Studying the effects of longitudinal and transverse defects on the failure of hybrid graphene-boron nitride sheets: A molecular dynamics simulation

KE Eshkalak and S Sadeghzadeh and M Jalaly, PHYSICA E-LOW-DIMENSIONAL SYSTEMS & NANOSTRUCTURES, 104, 71-81 (2018).

DOI: 10.1016/j.physe.2018.07.018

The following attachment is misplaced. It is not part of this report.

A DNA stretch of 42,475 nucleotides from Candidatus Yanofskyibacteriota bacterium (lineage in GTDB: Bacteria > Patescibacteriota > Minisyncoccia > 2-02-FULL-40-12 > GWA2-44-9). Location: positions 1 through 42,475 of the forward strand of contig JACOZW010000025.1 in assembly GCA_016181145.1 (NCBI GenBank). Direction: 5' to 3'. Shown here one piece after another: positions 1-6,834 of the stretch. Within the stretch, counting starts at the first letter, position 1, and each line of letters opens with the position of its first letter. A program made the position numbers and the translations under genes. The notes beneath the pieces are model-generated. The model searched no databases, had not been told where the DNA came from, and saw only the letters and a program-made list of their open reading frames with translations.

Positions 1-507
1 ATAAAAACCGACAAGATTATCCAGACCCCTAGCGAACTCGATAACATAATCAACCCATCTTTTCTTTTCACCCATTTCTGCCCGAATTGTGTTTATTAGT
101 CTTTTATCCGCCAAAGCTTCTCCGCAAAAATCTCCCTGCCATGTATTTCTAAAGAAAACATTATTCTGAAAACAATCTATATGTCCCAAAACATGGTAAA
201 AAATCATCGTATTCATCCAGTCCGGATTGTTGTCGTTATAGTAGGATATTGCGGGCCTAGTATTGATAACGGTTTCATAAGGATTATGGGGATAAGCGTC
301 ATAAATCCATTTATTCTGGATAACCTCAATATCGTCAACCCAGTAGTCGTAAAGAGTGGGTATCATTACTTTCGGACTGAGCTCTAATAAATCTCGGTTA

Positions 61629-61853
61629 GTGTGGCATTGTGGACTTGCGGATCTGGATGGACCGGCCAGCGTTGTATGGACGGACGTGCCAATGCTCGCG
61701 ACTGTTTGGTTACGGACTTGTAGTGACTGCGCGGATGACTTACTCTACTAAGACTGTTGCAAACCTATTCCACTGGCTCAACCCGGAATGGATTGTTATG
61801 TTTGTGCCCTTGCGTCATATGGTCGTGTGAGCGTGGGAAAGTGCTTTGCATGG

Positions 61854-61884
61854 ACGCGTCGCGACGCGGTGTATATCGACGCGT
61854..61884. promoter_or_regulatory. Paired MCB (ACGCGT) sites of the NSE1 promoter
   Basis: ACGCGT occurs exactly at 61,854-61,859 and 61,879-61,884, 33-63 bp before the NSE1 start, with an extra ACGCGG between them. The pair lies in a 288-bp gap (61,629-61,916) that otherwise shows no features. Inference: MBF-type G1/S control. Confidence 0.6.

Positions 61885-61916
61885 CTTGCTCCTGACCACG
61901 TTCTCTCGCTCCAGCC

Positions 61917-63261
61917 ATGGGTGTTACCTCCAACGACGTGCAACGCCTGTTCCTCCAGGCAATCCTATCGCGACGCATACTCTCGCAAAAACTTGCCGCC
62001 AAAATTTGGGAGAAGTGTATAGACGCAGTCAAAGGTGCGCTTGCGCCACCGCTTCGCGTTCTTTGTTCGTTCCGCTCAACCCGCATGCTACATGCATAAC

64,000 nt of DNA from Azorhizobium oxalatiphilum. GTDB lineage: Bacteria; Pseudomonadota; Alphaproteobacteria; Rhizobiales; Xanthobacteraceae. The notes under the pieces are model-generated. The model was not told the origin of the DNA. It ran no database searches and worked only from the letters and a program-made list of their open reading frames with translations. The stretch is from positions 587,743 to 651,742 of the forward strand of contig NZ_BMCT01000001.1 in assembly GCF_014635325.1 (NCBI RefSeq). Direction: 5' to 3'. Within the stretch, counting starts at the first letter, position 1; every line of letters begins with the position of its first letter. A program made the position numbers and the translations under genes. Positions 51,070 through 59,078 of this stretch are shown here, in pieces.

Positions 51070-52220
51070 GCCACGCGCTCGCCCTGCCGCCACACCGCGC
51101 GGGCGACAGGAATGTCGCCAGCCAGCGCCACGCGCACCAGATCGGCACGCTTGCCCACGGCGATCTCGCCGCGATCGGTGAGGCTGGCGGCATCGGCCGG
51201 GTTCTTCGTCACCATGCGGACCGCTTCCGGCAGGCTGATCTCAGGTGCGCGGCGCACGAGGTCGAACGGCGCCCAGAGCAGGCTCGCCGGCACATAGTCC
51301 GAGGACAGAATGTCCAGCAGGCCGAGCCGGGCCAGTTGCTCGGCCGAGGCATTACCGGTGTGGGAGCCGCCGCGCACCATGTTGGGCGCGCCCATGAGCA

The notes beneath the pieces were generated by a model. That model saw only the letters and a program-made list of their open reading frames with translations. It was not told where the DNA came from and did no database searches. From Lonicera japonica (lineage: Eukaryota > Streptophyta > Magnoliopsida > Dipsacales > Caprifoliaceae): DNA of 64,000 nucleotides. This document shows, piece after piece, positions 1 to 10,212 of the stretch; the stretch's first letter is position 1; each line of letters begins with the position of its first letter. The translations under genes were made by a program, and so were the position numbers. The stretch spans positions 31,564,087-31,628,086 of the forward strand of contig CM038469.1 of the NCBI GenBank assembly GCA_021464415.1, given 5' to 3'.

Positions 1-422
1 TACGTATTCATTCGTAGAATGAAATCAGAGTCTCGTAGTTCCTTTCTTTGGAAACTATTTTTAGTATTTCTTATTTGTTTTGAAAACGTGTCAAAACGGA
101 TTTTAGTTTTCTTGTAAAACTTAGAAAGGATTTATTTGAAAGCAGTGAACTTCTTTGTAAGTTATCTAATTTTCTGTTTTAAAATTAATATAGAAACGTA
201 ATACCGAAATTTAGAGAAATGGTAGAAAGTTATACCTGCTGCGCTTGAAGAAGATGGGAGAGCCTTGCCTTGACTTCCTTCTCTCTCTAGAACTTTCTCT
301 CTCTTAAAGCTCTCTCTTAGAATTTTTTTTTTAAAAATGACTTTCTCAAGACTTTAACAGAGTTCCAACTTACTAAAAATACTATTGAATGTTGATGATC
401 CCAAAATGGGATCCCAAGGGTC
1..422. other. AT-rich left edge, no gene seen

At the nanoscale, various defects such as cracks and cavities can surely appear in the structure of 2D materials during their synthesis by the CVD technique. The formation of these flaws in nanomaterials can substantially alter their electrical, chemical and mechanical properties. In the present work, the effects of three types of crack defects (one along the armchair direction and two in the zigzag direction) on the mechanical properties of hybrid graphene-boron nitride (BN) nanosheets have been investigated. The obtained results indicate that hybrid nanostructures with longitudinal cracks display more desirable mechanical properties than those with the two types of transverse cracks. These greater mechanical properties can be attributed to the direction of tensile stress; when a crack in a nanostructure is aligned with the direction of tension, the defective nanostructure displays better mechanical properties. The various types of defects in a hybrid graphene-boron nitride nanostructure have a much lower effect on its Young's modulus value than its failure strength and strain. The effects of the size and location of the mentioned types of defects have also been studied. Finally, the effects of temperature and strain rate on the mechanical properties of defect-free hybrid graphene-boron nitride nanosheets and those with longitudinal cracks have been analyzed; and it has been demonstrated that in the presence of defects, the mechanical properties diminish with the rise of temperature and improve with the increase of strain rate.

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